Kliment Smoliatich

From Wikipedia, the free encyclopedia
Jump to: navigation, search

Klim (Kliment) Smoliatich (Russian: Клим (Климент) Смолятич; Ukrainian: Клим (Климент) Смолятич; Belarusian: Клім (Клімент) Смаляціч); (born ? in the Smolensk region, died after 1164) was an Ancient Rus Orthodox metropolitan (official title: Metropolitan of Kiev and All-Rus').

A Kiev metropolitan (1147–1154) and church figure from the Smolensk region (from which his surname is derived), Belarus. A monk of the Zarub Monastery, Klym was elected metropolitan by a synod of the hierarchy of the Rus' church under pressure from Prince Iziaslav Mstislavich. However, his election was never confirmed by the Patriarch of Constantinople.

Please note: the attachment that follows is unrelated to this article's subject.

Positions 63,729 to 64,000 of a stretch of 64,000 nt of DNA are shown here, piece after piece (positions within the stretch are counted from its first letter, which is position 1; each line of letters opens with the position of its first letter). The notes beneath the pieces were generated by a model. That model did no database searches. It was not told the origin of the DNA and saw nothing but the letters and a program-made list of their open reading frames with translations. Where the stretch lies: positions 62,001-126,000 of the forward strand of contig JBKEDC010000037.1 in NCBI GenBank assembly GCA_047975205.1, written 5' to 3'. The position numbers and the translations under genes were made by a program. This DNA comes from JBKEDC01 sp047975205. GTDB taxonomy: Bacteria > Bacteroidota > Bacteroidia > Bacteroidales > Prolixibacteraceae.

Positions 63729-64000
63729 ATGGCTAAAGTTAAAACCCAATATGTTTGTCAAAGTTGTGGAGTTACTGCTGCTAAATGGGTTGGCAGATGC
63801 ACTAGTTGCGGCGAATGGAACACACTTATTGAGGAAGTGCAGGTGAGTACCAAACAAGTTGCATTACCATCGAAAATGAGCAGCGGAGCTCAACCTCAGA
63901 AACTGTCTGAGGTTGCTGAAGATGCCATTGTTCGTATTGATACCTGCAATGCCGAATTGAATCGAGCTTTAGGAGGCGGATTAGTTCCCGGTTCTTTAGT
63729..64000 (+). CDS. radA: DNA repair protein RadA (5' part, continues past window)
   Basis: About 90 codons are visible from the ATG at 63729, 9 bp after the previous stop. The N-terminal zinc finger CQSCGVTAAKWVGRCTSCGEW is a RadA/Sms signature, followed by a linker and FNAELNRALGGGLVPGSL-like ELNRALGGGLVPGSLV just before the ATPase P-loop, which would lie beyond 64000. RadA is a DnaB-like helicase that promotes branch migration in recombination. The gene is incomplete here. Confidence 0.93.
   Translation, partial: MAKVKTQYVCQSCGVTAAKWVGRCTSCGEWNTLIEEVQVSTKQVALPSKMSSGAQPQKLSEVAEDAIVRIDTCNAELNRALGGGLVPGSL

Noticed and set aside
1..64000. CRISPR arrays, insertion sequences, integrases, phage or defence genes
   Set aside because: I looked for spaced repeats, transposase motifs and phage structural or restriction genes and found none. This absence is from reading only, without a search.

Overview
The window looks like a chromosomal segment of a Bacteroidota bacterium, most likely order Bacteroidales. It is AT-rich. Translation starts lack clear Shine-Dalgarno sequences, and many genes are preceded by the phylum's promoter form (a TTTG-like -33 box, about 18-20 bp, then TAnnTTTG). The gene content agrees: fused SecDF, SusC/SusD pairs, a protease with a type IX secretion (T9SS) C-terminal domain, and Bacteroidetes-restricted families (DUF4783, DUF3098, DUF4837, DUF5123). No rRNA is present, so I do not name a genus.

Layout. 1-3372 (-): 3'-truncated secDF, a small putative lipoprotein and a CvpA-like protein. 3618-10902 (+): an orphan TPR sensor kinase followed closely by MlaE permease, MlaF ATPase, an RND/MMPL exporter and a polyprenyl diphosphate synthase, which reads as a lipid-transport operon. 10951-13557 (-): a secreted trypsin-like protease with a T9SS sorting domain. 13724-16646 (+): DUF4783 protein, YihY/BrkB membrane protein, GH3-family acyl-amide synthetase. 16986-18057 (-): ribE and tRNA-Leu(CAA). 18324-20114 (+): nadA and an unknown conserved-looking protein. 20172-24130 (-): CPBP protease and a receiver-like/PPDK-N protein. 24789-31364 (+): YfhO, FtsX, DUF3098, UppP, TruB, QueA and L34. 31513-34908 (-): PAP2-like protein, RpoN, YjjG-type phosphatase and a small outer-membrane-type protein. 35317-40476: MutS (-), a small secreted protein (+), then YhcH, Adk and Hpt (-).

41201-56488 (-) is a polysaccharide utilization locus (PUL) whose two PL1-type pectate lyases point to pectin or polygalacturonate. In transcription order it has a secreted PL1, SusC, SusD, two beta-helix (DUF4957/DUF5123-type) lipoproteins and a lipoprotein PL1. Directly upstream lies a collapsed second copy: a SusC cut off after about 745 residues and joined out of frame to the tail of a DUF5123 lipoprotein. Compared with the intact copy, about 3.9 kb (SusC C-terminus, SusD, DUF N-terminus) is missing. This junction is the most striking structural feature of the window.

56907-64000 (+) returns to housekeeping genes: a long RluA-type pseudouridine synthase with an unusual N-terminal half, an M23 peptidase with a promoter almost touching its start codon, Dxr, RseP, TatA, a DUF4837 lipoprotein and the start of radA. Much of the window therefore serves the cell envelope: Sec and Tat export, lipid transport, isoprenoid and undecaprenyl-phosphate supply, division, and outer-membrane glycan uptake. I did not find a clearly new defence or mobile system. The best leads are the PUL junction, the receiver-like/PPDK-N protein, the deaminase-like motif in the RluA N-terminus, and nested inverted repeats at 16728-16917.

Klym was also opposed by Prince Yuri Dolgorukiy, Iziaslav's rival, and the bishop of Novgorod the Great, Niphont. After Iziaslav's death he was forced to abdicate as metropolitan and became bishop of Volodymyr-Volynskyi. Klym was an erudite sermonizer and philosopher. His best-known work is Poslaniie do presvitera Khomy (Letter to Presbyter Khoma), which has survived in two manuscript forms. It contains a symbolic explanation of the Holy Scriptures, and demonstrates his knowledge of Homer, Plato, and Aristotle. Other works are also attributed to him.

References[edit]

Preceded by
Michael II of Kiev
Metropolitan of Kiev and All-Rus'
1147–1154
Succeeded by
Constantine I of Kiev